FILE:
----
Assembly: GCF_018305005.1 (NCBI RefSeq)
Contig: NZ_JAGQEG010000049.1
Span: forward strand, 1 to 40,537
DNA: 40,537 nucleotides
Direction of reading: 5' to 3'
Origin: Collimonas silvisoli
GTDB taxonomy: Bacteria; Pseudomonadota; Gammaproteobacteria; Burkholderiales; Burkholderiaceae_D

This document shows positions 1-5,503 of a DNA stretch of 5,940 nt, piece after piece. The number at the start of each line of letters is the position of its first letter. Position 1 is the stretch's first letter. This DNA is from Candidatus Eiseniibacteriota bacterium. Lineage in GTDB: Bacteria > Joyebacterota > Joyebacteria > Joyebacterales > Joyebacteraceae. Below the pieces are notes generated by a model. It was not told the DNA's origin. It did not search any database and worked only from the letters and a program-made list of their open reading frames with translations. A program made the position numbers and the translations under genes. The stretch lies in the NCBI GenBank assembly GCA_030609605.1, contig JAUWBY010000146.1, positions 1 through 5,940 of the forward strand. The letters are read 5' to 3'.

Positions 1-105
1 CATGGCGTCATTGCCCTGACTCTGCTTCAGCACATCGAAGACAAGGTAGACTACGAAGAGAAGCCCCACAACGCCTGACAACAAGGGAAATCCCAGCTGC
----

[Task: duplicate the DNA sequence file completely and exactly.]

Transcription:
Assembly: GCF_018305005.1 (NCBI RefSeq)
Contig: NZ_JAGQEG010000049.1
Span: forward strand, 1 to 40,537
DNA: 40,537 nucleotides
Direction of reading: 5' to 3'
Origin: Collimonas silvisoli
GTDB taxonomy: Bacteria; Pseudomonadota; Gammaproteobacteria; Burkholderiales; Burkholderiaceae_D

This document shows positions 1-5,503 of a DNA stretch of 5,940 nt, piece after piece. The number at the start of each line of letters is the position of its first letter. Position 1 is the stretch's first letter. This DNA is from Candidatus Eiseniibacteriota bacterium. Lineage in GTDB: Bacteria > Joyebacterota > Joyebacteria > Joyebacterales > Joyebacteraceae. Below the pieces are notes generated by a model. It was not told the DNA's origin. It did not search any database and worked only from the letters and a program-made list of their open reading frames with translations. A program made the position numbers and the translations under genes. The stretch lies in the NCBI GenBank assembly GCA_030609605.1, contig JAUWBY010000146.1, positions 1 through 5,940 of the forward strand. The letters are read 5' to 3'.

Positions 1-105
1 CATGGCGTCATTGCCCTGACTCTGCTTCAGCACATCGAAGACAAGGTAGACTACGAAGAGAAGCCCCACAACGCCTGACAACAAGGGAAATCCCAGCTGC